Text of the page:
What about “reverse” immigration – not the sending of native Americans to other countries (since, unlike us, they won’t accept them), but the repatriation of everyone who migrated to the country since 1965, and all of their offspring? That’s a complete nonstarter. You can’t go home again. Pandora’s box was opened a long time ago, and there is no going back. The country’s demographic and cultural composition has changed, permanently.
Through massive immigration, it is the immigrants who now control much of the country. And before long, with three million more of them flooding to our shores every year, they will be the majority, and control all of it. Kiss your country goodbye. It is gone forever. You were not even willing to take the easy path of passing laws to keep immigrants out, and save the country that had been yours for your culture and children. You will certainly not be willing to fight and die for it – mainly because the culture and country that you once prized no longer exists. You gave your country away, and you no longer deserve it.
It Is Now Too Late
What can be done
about immigration? In
my view, nothing. It is now
entirely too late.
once in a while, I remember my next-door neighbor in
In the CNN program
that I mentioned, it was heart-rending to see Mr. D. A. King trying to wage a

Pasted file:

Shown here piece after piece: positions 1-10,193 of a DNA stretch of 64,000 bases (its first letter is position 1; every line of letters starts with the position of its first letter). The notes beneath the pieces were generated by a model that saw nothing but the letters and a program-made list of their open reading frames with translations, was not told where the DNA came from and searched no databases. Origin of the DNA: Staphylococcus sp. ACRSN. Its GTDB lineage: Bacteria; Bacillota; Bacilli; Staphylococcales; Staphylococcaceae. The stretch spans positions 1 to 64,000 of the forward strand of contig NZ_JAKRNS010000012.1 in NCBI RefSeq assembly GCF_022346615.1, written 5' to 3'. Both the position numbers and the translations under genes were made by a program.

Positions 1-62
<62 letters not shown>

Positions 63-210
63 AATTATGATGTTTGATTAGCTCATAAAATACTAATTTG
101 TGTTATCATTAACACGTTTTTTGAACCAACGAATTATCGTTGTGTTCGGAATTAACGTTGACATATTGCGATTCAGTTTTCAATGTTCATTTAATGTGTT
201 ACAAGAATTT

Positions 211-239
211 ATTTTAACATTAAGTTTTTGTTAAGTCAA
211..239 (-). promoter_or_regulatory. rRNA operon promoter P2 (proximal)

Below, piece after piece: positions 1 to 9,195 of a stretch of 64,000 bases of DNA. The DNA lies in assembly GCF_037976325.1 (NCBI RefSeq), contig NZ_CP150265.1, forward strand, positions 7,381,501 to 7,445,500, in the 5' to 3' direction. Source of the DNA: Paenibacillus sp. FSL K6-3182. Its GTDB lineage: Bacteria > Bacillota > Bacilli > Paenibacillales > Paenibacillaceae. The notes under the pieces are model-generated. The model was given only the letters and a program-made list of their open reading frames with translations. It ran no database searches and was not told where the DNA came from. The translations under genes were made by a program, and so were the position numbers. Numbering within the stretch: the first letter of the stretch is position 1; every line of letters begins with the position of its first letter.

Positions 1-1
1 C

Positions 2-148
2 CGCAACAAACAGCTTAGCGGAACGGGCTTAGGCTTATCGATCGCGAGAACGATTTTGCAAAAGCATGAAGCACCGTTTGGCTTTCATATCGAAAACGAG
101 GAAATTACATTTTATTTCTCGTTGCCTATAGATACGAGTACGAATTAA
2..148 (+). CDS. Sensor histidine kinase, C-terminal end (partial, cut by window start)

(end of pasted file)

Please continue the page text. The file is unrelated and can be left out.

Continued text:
one-man battle against the immigration tide in
When a government is
no longer responsive to the basic needs of its citizens to protect their vital
interests, such as their culture, their jobs, and their security, it has
abrogated its right to exist. Neither
Mr. Bush nor Mr. Kerry, the presidential candidates in the 2004
It is not just the
death of the 1950s
If in one day, 180
million immigrants had suddenly swarmed across the borders and invaded the
It may be argued
that, being so dependent on so much oil,
A few weeks ago my wife and I spent a
delightful vacation with some friends at their homes in
My friends had purchased a Sunday Times newspaper. My wife enjoys perusing the newspaper, and she points out articles that she thinks I would be interested in. One of the articles that she showed to me was entitled, “The aliens are always with us.” It was an article by Bryan Appleyard about the death of Harvard professor John E. Mack, who achieved fame for a number of reasons, including his Pulitzer-Prize winning biography of T. E. Lawrence (“Lawrence of Arabia”) and for his 1994 book, Abduction: Human Encounters with Aliens.
A link to the Times article is http://www.johnemackinstitute.org/center/center_news.asp?id=231 . The article follows:
The London Times
article on John Mack